S. Florida races on tap for Election Day

Aug 25, 2008


Miami Herald

All politics are local on Tuesday's ballot, with South Florida focusing on school boards, county commissions, referendums, legislative primaries and a cut-throat Democratic race to pick a challenger to Broward's Republican sheriff.
Polls will be open from 7 a.m. to 7 p.m. in both counties, the first major election to use new fill-in-the-bubble paper ballots instead of touch-screen machines.

The five-way contest to face Broward Sheriff Al Lamberti in November has been characterized by mudslinging, with fundraising front-runner Scott Israel bearing the brunt of the attacks for switching his party affiliation from Republican to Democrat in November.

The North Bay Village police chief said he switched out of disgust about budget cuts by the Republican-controlled Legislature, but his critics note that he switched after Gov. Charlie Crist passed him over for the appointment to the sheriff's seat.

The other candidates for the most powerful countywide position in Broward are S. 'Shak' Dhanji, state human relations commissioner; Richard 'Rick' Lemack, Hollywood assistant city manager; Wiley Thompson, former chief of staff to former Sheriff Ken Jenne and Bruce Udolf, attorney and partner at Berger Singerman.

The sheriff's job is open because Jenne went to prison last year for mail fraud and tax evasion.

One of Miami-Dade's most-watched races will determine the fate of the Children's Trust, which is closing out its five-year pilot phase of using a special property tax to improve early-childhood education, after-school programs, summer camps and other services for kids.

A bipartisan panel of local luminaries has endorsed the plan to make the Trust permanent, including former Gov. Jeb Bush and Miami Heat star Alonzo Mourning. But the sour economy and voter frustration with half-measure tax cuts could put the program in danger.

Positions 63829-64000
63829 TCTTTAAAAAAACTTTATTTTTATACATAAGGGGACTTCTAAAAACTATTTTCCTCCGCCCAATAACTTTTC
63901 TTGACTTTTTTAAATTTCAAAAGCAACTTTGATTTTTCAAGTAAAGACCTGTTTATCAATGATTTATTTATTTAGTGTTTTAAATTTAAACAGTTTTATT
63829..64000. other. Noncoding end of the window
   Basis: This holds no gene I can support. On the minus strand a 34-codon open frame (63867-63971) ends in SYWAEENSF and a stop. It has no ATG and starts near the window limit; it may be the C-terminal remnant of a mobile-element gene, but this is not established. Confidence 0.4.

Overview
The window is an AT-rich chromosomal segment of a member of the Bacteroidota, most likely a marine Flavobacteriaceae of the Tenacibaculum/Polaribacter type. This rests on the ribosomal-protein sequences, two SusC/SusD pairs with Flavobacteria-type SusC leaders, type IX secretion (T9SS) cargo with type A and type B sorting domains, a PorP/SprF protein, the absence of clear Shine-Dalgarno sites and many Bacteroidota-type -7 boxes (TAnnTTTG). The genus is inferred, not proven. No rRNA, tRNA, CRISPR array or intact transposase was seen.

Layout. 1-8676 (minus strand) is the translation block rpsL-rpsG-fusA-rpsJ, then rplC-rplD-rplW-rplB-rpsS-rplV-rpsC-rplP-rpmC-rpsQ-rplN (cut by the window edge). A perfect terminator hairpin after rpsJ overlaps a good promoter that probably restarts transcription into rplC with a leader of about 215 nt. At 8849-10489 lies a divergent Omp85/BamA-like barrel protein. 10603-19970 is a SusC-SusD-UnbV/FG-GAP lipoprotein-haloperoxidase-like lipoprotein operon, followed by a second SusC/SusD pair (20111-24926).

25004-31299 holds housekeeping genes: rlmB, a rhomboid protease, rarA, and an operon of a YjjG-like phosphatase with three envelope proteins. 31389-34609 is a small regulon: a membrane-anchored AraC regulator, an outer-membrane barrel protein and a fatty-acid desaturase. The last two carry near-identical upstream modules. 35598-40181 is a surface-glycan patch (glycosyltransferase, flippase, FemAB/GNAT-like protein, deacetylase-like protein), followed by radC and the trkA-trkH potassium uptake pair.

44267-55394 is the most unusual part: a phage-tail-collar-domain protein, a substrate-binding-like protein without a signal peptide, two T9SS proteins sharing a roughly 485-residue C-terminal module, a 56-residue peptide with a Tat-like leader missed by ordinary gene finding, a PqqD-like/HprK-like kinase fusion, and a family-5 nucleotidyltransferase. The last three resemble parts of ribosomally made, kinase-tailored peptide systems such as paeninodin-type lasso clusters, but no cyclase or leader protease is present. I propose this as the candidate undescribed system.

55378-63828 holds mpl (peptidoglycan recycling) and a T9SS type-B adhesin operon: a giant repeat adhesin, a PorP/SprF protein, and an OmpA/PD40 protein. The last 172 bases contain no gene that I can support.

School Board battles in Miami-Dade could carry the fate of Superintendent Rudy Crew, who narrowly survived a dismissal vote this month. Three of the four incumbents facing reelection supported Crew, and the defeat of any one could mean the end of Crew's tenure at the nation's fourth-largest school system.

County Mayor Carlos Alvarez is widely expected to win reelection against political novice Helen Williams. Miami-Dade also features six contested commission races, though most challengers brought low political profiles and little fundraising to the election. One possible exception is attorney Val Screen, challenging Commissioner Audrey Edmonson in Central Miami-Dade.

In Broward, County Commissioners John E. Rodstrom Jr. and Josephus Eggelletion Jr. and School Board member Beverly Gallagher also face spirited challengers. Property Appraiser Lori Parrish has a Democratic primary challenger in Sara Truini.

Southeast Broward features three former Democratic state representatives running in a heated race for a state Senate seat, and Miami-Dade has two Democratic and one Republican primary for legislative seats. Two others are 'universal primaries,' in which all voters can cast ballots because no one is running from the opposing party.

Both counties' ballots also feature judicial races, and Miami-Dade has a Democratic primary for the clerk of courts in which veteran politician Harvey Ruvin is being challenged by school library director David Nelson.

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